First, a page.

The Second Battery Maine Volunteers took a position between the two brigades in line, the Fifth Battery Maine Volunteers remaining in reserve in rear of the reserve brigade of infantry, Colonel Root commanding. The 12th and night passed without change.
On the morning of the 13th, Thompson's battery, Pennsylvania Volunteers, reported back to the division. The infantry advanced in a south-easterly direction, crossed the sunken road, and at 9 a.m. the Second Battery Maine Volunteers went into position on the left of the division. At this time the fire from the enemy's artillery was accurate and well sustained, occasioning losses to this battery.
At 10 a.m. the Fifth Battery Maine Volunteers took position in the rear of the sunken road. At about 10 a.m. (Captain Thompson's report says 9 a.m.) Thompson's battery took position on the right of the division, engaging a battery of the enemy on his front and right. The Second Battery Maine Volunteers and Thompson's battery followed the advance of the infantry and the assault with the third, which, after carrying the railroad and the wood, being repulsed, fell back and reformed in, and in the rear of the sunken road, the batteries, checking the advancing enemy, withdrawing also the rear of the sunken road.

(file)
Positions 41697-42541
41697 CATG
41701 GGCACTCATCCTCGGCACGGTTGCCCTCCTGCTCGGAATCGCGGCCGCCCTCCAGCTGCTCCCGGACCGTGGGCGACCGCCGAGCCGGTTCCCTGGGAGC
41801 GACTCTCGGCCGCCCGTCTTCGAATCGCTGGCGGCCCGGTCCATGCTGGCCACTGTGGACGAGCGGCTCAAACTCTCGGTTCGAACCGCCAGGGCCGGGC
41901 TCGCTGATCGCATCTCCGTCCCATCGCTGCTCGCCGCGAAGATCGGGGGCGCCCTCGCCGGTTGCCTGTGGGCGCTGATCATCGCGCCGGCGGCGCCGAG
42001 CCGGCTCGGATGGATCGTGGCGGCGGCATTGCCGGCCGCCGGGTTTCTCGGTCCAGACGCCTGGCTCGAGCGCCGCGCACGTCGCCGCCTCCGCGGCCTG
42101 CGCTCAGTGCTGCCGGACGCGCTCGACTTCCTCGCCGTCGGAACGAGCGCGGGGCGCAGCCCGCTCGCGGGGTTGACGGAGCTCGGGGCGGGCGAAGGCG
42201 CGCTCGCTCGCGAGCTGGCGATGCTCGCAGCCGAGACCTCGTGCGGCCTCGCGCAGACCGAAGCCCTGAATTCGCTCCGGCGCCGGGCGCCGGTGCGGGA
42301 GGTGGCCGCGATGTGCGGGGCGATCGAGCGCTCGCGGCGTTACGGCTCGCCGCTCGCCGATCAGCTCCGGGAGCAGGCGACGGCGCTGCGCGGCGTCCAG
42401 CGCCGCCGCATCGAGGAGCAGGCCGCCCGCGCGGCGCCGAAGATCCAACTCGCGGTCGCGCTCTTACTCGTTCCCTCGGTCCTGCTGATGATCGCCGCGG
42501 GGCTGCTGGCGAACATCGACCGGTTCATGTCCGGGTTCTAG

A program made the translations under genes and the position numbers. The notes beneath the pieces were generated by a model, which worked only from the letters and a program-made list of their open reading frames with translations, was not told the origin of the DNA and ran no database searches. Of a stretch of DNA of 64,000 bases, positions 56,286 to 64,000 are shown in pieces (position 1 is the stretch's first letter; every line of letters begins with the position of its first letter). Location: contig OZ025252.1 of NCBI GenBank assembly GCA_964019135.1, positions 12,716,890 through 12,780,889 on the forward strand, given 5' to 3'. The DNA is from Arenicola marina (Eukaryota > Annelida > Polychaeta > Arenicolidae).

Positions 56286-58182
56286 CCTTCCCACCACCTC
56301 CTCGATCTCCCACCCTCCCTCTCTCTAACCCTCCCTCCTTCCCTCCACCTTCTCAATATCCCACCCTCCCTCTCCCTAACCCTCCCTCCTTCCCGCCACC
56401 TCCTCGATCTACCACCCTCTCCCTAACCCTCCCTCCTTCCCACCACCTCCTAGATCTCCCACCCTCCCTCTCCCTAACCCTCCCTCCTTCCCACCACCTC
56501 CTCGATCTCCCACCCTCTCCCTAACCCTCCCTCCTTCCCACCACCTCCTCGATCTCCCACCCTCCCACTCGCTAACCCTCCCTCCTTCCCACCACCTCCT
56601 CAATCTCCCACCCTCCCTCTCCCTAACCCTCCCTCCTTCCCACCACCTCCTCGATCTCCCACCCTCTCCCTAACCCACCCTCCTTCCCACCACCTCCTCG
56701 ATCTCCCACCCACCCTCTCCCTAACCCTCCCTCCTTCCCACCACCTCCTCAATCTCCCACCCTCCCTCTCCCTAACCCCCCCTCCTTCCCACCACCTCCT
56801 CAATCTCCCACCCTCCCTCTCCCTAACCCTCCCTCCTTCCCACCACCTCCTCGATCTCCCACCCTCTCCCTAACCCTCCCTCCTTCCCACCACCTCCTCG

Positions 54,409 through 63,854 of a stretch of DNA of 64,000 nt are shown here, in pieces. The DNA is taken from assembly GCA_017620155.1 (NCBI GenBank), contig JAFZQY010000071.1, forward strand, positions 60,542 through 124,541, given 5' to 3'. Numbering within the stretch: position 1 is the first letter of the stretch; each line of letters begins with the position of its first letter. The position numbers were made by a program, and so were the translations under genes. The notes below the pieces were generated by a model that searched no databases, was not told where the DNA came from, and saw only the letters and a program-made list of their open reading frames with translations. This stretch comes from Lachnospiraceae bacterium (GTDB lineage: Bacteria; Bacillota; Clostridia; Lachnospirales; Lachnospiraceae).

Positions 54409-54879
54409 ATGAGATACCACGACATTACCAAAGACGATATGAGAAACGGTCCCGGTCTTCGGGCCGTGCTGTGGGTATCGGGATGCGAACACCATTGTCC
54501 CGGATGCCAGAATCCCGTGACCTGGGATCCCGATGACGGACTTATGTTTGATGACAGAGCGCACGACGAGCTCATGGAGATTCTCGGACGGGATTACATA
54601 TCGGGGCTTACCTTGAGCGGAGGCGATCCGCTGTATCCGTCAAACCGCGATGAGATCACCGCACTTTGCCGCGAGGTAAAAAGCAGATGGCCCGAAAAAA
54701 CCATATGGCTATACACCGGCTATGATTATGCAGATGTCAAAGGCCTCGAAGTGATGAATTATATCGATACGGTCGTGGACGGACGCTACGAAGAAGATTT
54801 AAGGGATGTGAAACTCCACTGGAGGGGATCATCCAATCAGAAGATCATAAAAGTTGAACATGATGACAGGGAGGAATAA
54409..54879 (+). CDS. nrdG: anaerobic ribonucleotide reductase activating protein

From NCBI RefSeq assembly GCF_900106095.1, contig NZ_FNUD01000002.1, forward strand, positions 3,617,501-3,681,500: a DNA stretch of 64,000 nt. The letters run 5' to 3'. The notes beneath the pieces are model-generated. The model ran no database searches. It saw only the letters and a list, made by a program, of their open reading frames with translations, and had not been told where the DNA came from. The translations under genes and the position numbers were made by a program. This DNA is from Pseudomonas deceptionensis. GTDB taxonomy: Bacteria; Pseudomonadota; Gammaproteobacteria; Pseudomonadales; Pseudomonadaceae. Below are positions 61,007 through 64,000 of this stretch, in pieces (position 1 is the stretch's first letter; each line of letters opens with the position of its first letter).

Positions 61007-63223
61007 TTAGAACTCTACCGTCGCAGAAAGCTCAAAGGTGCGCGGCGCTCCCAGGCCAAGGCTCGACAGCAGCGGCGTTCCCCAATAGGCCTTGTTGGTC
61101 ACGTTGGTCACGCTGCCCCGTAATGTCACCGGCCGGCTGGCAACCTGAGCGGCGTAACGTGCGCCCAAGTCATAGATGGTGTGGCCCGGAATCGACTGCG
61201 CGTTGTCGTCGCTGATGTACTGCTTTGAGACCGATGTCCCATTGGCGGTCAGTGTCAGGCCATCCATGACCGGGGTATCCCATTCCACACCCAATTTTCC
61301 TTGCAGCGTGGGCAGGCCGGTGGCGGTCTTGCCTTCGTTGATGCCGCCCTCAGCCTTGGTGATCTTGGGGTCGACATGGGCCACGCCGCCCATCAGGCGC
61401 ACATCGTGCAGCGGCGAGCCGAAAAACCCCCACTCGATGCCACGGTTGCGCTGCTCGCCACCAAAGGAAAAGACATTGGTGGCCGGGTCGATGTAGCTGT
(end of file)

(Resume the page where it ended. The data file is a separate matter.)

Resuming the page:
At 3.30 p.m. the Fifth Battery Maine Volunteers moved to the front of General Birney's division, on the left of Randolph's First Rhode Island Battery (Birney's division having relieved Meade's division), and at 4.15 p.m. sustained a heavy cannonade from the enemy's artillery in front, on wooded, rising ground the enemy's pieces being placed on a road in front of the wood.
At 5 p.m. Thompson's battery took position on the left of the Fifth Battery Maine Volunteers. The night was spent in filling ammunition chests, issuing rations, and repairing damage.
On the 14th, the Second Battery operated with General Doubleday's division, the Fifth Battery and Thompson's battery holding their former position. The day and night passed without any general engagement, an occasional shot being exchanged.
The 15th passed in the same manner, when, after sunset, the left grand division commenced to recross the river, withdrawing the troops from left to the right in succession, the rifled batteries taking their former positions on the bluff on the north of the Rappahannock, and the Fifth Battery Maine Volunteers taking a position on the flat, covering, with other 12-pounder light batteries, the withdrawal of the pontoon bridges.
The officers and men of artillery conducted themselves in a manner worthy the service.
I have the honor to remain, with due respect, your most obedient servant,
GEORGE F. LEPPIEN,
Captain, Commanding Fifth Battery Maine Vols., Actg. Chief of Artillery.
Captain J. P. WOOD,
Assistant Adjutant-General, Second Division, First Corps.
CAMP NEAR BELLE PLAIN, VA., December 20, 1862.
SIR: The battery under my command crossed the Rappahannock with the division on the 11th instant, and parked 1,200 yards south west of the first stone mansion on the south bank of the river, remaining until the morning of the 13th.